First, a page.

Resale value of manual rubicon?

Wdh777

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thinking about ordering a rubicon now that sting gray is available and want to get a manual. I notice that pretty much all the wranglers that the dealers get vs customer configured are automatic. In fact I have never seen a new manual on a dealers lot. So I assume that means the demand is very low so will the resale value be much lower for a manual? Particularly for a fully loaded rubicon it worries me that the resale for a manual could be tough?
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ckrough

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I'm thinking the same thing. I want a manual as well. Manual transmissions are dying off and lots of prospective buyers don't drive stick. Many cars that used to come with a manual option no longer do... I'm sure it will hurt resale value (less buyers), but I'm not sure if that's enough to stop me ;)
 

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It really depends on where you are.

For example, here in Colorado, Wranglers with a manual are still commonly found on dealer lots new.
 

$uicide$hift

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I am not sure it "hurts" the resale value. The option for automatic is a $2000.00 option. You are paying $2000.00 less at purchase time. If in three years you look at trade in values against another Rubicon and the only difference is the transmission you will see that difference in the value. The standard Rubicon's value will be less at trade in time but you did not spend 2K on the option at purchase time.

Around here it does not make a difference as in a dealer offering you much lower than it is worth due to the transmission. I cannot speak for all dealers. I doubt however you will find dealers that are going to try and low ball you based off of the transmission not being an automatic.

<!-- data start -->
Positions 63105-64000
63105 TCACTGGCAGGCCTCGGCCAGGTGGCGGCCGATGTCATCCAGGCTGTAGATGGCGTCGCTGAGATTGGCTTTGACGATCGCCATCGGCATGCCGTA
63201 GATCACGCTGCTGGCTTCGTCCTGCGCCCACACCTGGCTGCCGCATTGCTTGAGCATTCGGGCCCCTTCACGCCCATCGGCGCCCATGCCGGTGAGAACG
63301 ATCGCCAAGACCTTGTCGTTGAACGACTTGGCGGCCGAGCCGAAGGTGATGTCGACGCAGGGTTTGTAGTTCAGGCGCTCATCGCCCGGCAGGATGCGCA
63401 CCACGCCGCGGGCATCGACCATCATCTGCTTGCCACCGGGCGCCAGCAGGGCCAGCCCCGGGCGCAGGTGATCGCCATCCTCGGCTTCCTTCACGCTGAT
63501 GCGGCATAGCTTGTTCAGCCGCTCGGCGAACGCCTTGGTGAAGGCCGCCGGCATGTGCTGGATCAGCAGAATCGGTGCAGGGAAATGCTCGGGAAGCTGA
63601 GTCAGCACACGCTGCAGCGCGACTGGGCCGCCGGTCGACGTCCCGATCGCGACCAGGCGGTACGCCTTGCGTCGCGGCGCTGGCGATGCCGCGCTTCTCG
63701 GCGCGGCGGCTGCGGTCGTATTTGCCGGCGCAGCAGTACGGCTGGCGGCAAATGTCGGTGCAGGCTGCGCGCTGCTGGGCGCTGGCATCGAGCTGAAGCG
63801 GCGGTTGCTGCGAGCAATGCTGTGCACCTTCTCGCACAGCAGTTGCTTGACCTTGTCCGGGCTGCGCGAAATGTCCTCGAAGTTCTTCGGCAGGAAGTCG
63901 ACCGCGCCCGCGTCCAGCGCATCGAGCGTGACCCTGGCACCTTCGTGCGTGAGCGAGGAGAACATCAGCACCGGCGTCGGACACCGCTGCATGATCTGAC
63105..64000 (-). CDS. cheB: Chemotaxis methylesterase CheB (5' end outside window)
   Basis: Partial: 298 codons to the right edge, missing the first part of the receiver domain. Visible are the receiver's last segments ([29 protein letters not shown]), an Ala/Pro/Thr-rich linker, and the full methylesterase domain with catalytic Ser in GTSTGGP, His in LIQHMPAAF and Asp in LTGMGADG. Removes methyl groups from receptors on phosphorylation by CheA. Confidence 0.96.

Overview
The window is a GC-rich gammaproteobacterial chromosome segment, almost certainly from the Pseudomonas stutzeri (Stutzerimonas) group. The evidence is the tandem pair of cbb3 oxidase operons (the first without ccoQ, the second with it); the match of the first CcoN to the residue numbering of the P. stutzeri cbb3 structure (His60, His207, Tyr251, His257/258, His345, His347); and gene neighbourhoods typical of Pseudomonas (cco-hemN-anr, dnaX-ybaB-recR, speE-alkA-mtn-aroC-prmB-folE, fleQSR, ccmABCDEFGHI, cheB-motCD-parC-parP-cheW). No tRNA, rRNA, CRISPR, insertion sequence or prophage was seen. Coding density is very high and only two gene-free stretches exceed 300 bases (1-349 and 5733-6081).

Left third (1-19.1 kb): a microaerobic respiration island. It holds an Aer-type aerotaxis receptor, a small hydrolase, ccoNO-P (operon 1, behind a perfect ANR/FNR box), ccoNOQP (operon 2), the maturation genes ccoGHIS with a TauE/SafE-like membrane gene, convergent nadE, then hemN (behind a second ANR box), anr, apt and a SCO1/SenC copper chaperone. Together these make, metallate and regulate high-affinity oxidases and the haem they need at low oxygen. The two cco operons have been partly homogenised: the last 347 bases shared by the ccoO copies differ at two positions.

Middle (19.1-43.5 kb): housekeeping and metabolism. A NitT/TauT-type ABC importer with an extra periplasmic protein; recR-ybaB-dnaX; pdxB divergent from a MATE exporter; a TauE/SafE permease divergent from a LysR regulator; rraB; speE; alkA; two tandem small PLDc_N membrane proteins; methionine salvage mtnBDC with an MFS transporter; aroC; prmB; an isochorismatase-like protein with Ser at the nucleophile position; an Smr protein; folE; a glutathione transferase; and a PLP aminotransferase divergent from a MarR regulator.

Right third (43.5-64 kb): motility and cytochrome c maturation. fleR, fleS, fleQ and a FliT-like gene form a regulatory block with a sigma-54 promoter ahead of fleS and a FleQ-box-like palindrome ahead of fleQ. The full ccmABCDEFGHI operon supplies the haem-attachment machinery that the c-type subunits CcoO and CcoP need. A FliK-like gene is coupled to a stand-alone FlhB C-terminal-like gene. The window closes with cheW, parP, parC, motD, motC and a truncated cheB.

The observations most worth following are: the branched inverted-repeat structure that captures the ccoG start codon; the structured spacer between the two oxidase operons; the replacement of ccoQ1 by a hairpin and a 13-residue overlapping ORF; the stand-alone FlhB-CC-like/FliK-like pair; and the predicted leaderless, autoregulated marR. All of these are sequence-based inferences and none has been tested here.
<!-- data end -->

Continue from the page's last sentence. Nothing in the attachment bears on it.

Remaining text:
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The supply of manual vehicles is usually less than auto ones, but sometimes the demand for manuals far exceeds the demand for autos. For virtually any sports car, at around ~10 years old, the auto version is totally undesirable in the market compared to the manual version. If you don't believe me, look at used listings for E46/E92 BMW M3s, 996/997 Porsche 911s, etc. 4x4s aren't quite the same story as sports cars, but 6MT FJs/Tacos/Wranglers are always a hot item.

Worst case might mean fewer prospective buyers, but the buyers that want a manual REALLY want a manual, so they are more willing to pay close to your asking price.
 

Sheepjeep

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as usual the price of a used vehicle is as high as someone is willing to pay for it


to early in the jl life cycle to predict resale value but as to assume similar to jk in a few years minus any major issues that have yet to be discovered in the jl


but from looking at the jk used market there does not seem to be a big different between a used auto jk and a used manual jk, the bigger price fluctuation seem to be if it has a 3.9 or a 3.6 and how much of the smittybilt catalog they have "invested" in their jk
 

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This has been discussed a lot on other threads.

Where we landed, in my opinion, was that the manual is $2,000 less expensive and about $1,000 less valuable at resale. In other words resale % is almost exactly the same.

Get what you want and don't worry about resale.
 

Smarrtazz

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I really don’t think it makes a difference, IMO. I am by no means an expert. So, we start off $2,000 less than automatics in a vehicle that has one of the highest resale values in the automotive market. I see no issue. The reason I custom ordered, along with savings, is the manual. In my area, dealers don’t order them. Bottom line is order what you want:)
 

$uicide$hift

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Get what you want and don't worry about resale.
YES! A friend of mine always said "Don't buy / pick options with the thought of the second owner, buy what YOU want"

He said this as I ordered a Sahara. I have never felt the need for a hard top personally but because it was a Sahara I felt most people expect a hard top and was going to get dual top group option with the thought of resale. I realized this was not a good investment after listening to what he said.

I did not want the hassle of swapping tops or storing the hard top when off. I am perfectly happy with just a soft top so that is how I ordered it as I never see a soft top Sahara on a lot for sale.

Now when I go to trade in or sell yes one that comes with hard top will command more money but honestly not that much. Not enough to have me buy something I don't want or need.

So bottom line choose the options you WANT, do not think about what the second buyer may want. That is not your problem.